Hindquarters are well-muscled and strong with a dog's pelvis creating a 90-degree angle from their thigh bone. Back legs are strong and muscular. Their feet are round, short and tight with back feet being slightly longer than a dog's front ones. Their nails are black or grey in colour and extremely strong. Paw pads are dark grey and springy to the touch. A Puli's tail is moderately long and dogs carry them tightly curled over their loins although because of the density and texture of a Puli's coat, it is hardly distinguishable.

When it comes to their coat, the Hungarian Puli boasts an extremely thick and dense corded one that’s free from any felting or matting. Their cords tend to be longer over their hindquarters and shorter on a dog's head and their feet. Some Pulik boast having coats that grow right down to the ground. The acceptable colours for Kennel Club registration are as follows:

  • Black
  • Fawn
  • Grey
  • White

Pulik with fawn or grey coloured coats can have black or white hairs throughout their coats and may have grey tips to their ears and tails which is acceptable as a breed standard. It is also worth noting that the breed colours which are acceptable for Kennel Club registration can differ to those that are set out in a dog’s breed standard.

Gait/movement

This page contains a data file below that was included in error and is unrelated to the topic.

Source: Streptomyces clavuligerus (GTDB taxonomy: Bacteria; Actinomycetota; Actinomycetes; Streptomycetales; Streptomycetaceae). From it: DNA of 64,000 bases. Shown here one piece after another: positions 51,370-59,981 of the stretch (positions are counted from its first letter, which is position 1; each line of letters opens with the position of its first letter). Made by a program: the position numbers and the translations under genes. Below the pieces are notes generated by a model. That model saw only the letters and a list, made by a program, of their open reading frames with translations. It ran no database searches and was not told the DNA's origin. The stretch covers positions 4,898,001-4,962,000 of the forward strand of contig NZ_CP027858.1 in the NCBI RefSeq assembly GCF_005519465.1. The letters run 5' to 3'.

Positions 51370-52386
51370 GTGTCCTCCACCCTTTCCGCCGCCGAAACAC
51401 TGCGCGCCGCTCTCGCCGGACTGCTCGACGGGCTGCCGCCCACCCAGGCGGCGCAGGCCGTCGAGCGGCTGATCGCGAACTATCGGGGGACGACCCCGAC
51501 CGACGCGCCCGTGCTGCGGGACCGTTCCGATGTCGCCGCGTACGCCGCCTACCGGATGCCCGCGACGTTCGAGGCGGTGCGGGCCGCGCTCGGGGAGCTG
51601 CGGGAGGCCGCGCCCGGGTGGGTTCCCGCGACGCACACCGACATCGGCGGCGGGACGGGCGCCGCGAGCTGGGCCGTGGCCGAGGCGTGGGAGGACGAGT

When a Puli moves, their strides are not very far-reaching, and which includes at the gallop. Their gait is short stepping and quick which matches a dog’s nature and disposition.

Faults

The Kennel Club frowns on any exaggerations or departures from the breed standard and would judge the faults on how much they affect a dog's overall health and wellbeing as well as their ability to perform.

Males should have both testicles fully descended into their scrotums and it is worth noting that a dog can be a little lighter or heavier as well as slightly taller or shorter than set out in the Kennel Club breed standard which is only given as a guideline.


Temperament

The Hungarian Puli is an extremely intelligent dog, they are loyal and lively characters that tend to form a very strong bond with one person in a household. In short, the Puli is known to be a "one-man dog". They can be a little wary of strangers, but unless they feel threatened in any way, they rarely show any aggression toward people they don't know. However, if a Puli feels anxious or threatened in any way they will growl and may even snap if a person gets too close to them.